Elevating the Elders Quorum President

Another positive effect of combining priesthood groups in a ward into one quorum: the position of elders quorum president, as the single head of all the men in the ward, will be recognized as a calling of greater importance than it has been seen as in the past.

If this calling is being magnified properly, the EQP is really sort of a junior bishop. That’s not meant to eat into the bishop’s authority, of course, but there are so many things a bishop does that should be shared by others in the ward–and not just by the ward council leaders, but by all of us helping each other–and the EQP is the only other man in a ward who holds priesthood keys, so a large share of the responsibility for ministering overall falls on his shoulders.

People often joke the the EQP is the president of a moving company, but nobody would ever say that the bishop is just “the tithing settlement guy” or “the dude who signs temple recommends,” because his many other, more vital functions are so visible. I wonder if, around the church, the elders quorum presidents have been living beneath their privileges, as it were, if people don’t see how much power to serve and bless that this calling really has.

Consider this summary from the church handbook:

The elders quorum presidency…preside over, sit in council with, and teach quorum and group members… They direct the efforts of quorum and group members to advance the work of salvation in the ward…. They serve as members of the ward priesthood executive committee and ward council. As members of this committee and council, they participate in efforts to build faith and strengthen individuals and families…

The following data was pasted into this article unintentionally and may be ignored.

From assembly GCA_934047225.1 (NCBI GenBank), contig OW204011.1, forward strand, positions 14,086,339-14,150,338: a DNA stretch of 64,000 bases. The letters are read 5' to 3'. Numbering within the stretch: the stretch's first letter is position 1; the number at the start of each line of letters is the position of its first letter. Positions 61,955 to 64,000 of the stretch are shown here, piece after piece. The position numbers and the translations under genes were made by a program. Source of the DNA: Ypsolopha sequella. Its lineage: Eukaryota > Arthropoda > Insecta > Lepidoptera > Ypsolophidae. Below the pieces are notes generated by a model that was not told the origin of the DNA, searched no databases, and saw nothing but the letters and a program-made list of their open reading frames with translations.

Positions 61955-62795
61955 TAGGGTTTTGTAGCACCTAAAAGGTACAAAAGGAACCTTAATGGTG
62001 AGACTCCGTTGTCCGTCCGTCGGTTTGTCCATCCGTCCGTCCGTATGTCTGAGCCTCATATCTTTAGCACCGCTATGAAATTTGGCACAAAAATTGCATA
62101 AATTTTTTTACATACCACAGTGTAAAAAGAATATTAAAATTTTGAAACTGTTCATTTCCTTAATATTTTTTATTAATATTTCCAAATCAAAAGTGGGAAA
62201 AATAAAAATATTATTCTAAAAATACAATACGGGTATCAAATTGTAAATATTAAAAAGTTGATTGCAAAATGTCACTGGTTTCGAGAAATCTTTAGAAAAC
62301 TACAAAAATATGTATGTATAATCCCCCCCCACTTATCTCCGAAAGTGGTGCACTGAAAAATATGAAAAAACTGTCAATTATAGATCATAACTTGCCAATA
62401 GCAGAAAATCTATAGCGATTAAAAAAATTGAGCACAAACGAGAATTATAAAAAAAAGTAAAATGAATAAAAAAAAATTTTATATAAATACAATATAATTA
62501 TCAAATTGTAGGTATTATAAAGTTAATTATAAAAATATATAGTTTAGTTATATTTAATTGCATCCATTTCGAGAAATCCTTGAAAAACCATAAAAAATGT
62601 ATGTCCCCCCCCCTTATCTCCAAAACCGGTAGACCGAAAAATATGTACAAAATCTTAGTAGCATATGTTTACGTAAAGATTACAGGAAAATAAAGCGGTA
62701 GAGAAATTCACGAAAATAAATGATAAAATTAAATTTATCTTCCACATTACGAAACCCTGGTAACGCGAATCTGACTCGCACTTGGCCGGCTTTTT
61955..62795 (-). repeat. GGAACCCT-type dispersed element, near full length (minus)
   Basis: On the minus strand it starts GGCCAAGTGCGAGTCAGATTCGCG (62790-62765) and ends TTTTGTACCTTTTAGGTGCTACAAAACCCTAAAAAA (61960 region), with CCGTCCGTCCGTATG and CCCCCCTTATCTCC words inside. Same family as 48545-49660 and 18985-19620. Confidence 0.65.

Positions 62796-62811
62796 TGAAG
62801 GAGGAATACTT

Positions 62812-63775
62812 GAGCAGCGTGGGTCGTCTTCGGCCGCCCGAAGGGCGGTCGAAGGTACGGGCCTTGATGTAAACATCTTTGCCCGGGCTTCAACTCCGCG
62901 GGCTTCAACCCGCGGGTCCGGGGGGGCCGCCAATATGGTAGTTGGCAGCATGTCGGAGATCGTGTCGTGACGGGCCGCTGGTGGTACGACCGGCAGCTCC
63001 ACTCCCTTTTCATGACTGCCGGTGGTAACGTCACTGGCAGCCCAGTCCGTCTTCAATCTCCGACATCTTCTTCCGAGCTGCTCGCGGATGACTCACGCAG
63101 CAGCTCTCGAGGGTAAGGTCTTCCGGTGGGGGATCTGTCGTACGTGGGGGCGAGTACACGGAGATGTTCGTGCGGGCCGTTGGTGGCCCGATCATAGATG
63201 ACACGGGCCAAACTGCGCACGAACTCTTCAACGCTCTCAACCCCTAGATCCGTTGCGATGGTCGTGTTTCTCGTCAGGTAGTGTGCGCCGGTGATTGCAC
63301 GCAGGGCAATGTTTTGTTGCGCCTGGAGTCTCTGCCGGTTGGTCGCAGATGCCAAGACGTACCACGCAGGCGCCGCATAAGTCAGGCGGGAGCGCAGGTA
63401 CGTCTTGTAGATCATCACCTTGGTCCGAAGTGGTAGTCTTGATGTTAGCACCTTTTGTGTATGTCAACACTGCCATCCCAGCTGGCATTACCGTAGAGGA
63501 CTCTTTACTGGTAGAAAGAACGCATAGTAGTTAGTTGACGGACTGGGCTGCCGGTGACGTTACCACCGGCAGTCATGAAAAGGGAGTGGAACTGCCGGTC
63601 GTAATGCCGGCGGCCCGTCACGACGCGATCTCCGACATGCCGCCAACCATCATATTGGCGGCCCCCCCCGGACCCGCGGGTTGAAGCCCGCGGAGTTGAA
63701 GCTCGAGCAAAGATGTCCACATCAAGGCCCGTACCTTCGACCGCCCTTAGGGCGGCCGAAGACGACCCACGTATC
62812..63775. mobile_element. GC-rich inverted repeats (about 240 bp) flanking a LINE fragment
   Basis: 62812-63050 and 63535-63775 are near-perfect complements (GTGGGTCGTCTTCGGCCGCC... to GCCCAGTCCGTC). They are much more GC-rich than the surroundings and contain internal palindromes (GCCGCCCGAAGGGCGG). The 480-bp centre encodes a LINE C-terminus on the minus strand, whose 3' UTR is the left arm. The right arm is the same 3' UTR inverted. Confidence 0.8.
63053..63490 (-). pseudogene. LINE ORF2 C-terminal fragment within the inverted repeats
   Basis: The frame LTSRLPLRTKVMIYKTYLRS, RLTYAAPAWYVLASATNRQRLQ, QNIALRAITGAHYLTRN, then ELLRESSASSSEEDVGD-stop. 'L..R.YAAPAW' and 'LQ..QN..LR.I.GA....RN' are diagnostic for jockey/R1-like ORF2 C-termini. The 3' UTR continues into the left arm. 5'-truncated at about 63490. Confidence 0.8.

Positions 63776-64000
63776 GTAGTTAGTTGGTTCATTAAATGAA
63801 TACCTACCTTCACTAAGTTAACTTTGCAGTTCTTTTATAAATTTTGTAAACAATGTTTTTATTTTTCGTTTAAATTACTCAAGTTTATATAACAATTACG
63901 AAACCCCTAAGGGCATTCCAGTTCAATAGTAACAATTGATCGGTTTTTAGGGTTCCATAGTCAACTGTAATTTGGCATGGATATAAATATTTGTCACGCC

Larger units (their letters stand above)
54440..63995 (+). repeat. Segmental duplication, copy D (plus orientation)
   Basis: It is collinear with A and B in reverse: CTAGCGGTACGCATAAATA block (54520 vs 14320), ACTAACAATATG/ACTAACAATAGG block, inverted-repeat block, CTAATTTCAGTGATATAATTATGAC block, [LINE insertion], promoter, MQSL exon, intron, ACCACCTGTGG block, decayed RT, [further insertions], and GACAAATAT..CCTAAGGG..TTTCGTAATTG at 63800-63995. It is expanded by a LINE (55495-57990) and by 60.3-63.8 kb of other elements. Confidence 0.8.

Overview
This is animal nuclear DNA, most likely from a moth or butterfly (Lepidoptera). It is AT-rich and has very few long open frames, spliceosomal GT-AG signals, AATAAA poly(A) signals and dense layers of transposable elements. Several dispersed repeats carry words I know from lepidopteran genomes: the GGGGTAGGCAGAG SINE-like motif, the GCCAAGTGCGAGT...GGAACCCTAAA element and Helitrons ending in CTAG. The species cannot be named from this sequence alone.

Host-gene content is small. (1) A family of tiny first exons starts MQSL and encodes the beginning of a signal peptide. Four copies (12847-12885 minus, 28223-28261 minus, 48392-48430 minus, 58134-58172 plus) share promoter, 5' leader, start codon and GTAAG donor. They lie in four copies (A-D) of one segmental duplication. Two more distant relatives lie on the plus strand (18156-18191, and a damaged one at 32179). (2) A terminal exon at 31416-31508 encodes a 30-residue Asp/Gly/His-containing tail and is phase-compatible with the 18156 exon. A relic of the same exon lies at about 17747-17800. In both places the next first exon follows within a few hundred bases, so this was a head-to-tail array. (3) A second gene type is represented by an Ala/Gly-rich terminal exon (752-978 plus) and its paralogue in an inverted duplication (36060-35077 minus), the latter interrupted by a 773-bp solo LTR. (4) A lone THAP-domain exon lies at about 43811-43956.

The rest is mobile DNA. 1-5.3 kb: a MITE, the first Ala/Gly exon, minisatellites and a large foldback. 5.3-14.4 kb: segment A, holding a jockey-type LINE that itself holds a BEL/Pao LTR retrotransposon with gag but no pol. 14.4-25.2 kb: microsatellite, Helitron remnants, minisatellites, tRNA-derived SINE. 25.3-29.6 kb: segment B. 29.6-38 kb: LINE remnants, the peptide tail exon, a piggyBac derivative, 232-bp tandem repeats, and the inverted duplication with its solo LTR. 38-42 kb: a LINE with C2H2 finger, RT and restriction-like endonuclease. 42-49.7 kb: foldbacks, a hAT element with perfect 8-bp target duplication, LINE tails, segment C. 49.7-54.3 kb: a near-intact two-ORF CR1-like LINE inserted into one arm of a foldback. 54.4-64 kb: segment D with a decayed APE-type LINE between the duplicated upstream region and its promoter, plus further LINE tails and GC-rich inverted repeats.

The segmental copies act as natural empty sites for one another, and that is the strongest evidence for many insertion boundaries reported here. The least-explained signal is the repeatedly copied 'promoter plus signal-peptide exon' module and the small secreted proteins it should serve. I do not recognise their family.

There’s a whole world of possibilities in those general outlines!

I’ve been very lucky to live in a ward where every man who holds this calling rises up to make the most of it and make a real positive difference for others (full disclosure: I had the privilege of serving as EQP myself over a decade ago, and I loved it). A man who catches the vision of this opportunity can be a major force for good in a community. He can truly challenge, lead, and help draw everyone in a ward closer to the Lord.

When ward members think of men with inspired directions, noble examples, pure and fervent testimonies, constant priesthood service, and selfless sacrifice for the whole ward, they should think of the elders quorum president and the bishopric together. I think that’s a worthy vision for this calling in its new, expanded, elevated form.

The Left Needs To Make Up Its Mind About Conservative Leadership

Once again, the political and cultural left in this country has been haranguing us with two contradictory mantras this year:

On one hand, conservatives have no official, strong, unifying leadership.

On the other, the massive protests by conservatives are the work of carefully orchestrated planning by scary conservative leaders.

You can’t have it both ways, media!  Either American conservatives have nobody in power representing them effectively, or they not only do have leaders, but leaders who are masterminding an impressive series of unified protests.